Ciscomani Seeks To Relieve Record Veterans’ Affairs Backlog

Ciscomani Seeks To Relieve Record Veterans’ Affairs Backlog

By Terri Jo Neff |

With his first piece of legislation, U.S. Rep. Juan Ciscomani is seeking to relieve a major issue within the U.S. Department of Veterans Affairs – the unprecedented backlog of cases pending with the Board of Veterans’ Appeals.

“We have a responsibility to look after our veterans, especially those who have sacrificed so much for our country,” said Ciscomani about H.R. 1378 which he is co-sponsoring with Rep. Morgan McGarvey (D-KY3). “No veteran should be forced to wait for vitally important disability payments.”

In February, the VA reported more than 200,000 undecided disability benefits claim cases, with the average appeal taking 440 days for a decision.

H.R. 1378, otherwise known as the Veterans’ Appeals Backlog Improvement Act, is intended to help the VA respond to a well-publicized backlog that worsened with the passage in 2022 of the Promise to Address Comprehensive Toxics (PACT) Act which expanded eligibility for various illnesses and diseases attributable to toxic exposure during military service.

The VA has dealt with a claims backlog for many years, but the new claims and related appeals have overwhelmed the agency. Secretary of Veterans Affairs Denis Richard McDonough responded to the PACT Act by hiring hundreds of employees to process the claims.

Yet the VA continues to have a difficult time retaining personnel, particularly lawyers who are vital to the appeals process.

H.R. 1378 will require Secretary McDonough to establish a nine-year pilot competitive honors program through which the Department of Veterans Affairs will recruit law school students, recent law school graduates, and entry level attorneys for employment with the VA.

And each newly hired individual in the pilot program who agrees to remain in the service of the Department for at least three years will qualify for student loan repayment benefits under federal law, according to H.R. 1378.

The legislation also calls for the new hires to be provided a professional mentor within Veterans Affairs no later than 90 days after entering the program.

Ciscomani and McGarvey serve together on the U.S. House Veterans Affairs Committee and the subcommittee on Disability Assistance and Memorial Affairs. Their legislation is supported by several groups, including the Disabled American Veterans and the Vietnam Veterans of America.

“DAV has long called on Congress and the Department of Veterans Affairs to support significant and meaningful reforms aimed at addressing the growing backlog of VA claims and appeal processing,” said DAV National Service Director Jim Maszalek. “DAV is proud to support this legislation and applauds Reps. Ciscomani and McGarvey for their bipartisan leadership on this important issue.”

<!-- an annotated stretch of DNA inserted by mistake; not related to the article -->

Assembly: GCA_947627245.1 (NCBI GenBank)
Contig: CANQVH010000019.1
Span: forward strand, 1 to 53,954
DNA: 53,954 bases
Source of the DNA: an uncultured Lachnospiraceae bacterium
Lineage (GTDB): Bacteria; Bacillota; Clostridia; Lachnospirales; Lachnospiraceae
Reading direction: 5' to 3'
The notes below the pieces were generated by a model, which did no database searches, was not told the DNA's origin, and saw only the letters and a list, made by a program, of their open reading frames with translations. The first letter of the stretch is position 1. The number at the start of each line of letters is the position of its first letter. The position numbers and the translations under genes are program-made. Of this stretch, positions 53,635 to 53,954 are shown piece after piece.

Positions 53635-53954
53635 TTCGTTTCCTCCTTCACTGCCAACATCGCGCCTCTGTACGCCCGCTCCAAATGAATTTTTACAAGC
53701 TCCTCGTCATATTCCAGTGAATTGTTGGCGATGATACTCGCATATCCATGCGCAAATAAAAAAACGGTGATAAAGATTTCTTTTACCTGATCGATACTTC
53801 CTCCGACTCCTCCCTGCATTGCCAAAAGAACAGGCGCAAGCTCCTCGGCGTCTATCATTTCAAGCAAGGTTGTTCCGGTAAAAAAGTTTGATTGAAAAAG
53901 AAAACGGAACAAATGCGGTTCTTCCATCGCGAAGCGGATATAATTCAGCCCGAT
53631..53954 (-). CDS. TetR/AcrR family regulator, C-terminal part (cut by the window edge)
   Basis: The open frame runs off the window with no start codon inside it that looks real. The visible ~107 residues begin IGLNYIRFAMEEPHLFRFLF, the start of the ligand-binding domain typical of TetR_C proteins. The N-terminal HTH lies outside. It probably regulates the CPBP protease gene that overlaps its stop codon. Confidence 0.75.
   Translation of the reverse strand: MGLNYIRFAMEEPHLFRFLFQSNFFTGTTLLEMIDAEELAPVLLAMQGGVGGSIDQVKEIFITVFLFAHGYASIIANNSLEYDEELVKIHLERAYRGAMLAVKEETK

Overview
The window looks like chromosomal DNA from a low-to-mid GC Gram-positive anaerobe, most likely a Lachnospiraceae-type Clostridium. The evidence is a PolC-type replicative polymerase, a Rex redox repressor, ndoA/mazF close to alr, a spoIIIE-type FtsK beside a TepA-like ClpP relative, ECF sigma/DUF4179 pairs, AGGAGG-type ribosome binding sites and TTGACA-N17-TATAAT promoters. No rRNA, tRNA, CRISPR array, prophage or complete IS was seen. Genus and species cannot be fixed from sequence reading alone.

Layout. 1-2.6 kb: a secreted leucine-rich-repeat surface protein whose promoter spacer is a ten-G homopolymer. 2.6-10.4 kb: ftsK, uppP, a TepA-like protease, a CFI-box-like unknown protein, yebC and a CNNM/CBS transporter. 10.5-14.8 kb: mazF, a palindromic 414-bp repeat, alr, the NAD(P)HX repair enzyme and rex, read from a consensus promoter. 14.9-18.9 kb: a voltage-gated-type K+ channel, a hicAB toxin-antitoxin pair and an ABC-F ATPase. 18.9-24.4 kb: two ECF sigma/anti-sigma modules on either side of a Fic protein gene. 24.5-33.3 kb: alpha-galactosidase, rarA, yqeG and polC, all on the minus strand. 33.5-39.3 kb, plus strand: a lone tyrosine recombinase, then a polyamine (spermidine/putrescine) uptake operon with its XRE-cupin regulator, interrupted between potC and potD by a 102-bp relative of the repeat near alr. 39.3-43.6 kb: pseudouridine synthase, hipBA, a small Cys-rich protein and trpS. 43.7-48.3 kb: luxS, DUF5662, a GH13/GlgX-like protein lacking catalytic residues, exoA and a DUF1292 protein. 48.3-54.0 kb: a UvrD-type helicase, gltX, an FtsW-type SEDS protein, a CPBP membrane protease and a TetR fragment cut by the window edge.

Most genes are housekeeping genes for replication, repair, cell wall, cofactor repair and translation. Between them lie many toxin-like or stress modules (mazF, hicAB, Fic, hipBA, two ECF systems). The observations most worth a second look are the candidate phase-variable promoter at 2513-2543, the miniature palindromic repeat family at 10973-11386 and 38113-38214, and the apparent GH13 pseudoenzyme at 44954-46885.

H.R. 1378 further seeks to create a pilot internship program to give high-achieving law students an opportunity to gain experience with the Board of Veterans’ Appeals. Those who successfully complete the internship program would be given priority consideration if they choose to apply for the pilot honors program.

“These programs will enlist our brightest legal minds to assist the Board of Veterans’ Appeals with overcoming this unacceptable backlog,” Ciscomani said upon introduction of the legislation. “It will also offer aspiring public servants an invaluable opportunity to serve their country.” 

McDonough will be required to provide periodic reports to Congress about the progress and feasibility of the pilot program. The reports must include findings on the advisability of establishing a permanent competitive honors program and other recommendations to improve recruitment and retention of legal staff at the VA.

In a related manner, H.R. 1378 calls on the Secretary to submit a report to the Congressional committees about efforts to improve access to hearings held before the Board of Veterans’ Appeals held by picture and voice transmission.

Such report should include recommendations for the establishment of pilot programs to assess the feasibility and advisability of using other methods that could improve veteran access to Board of Veterans’ Appeals hearings, according to the legislation.

Terri Jo Neff is a reporter for AZ Free News. Follow her latest on Twitter, or send her news tips here.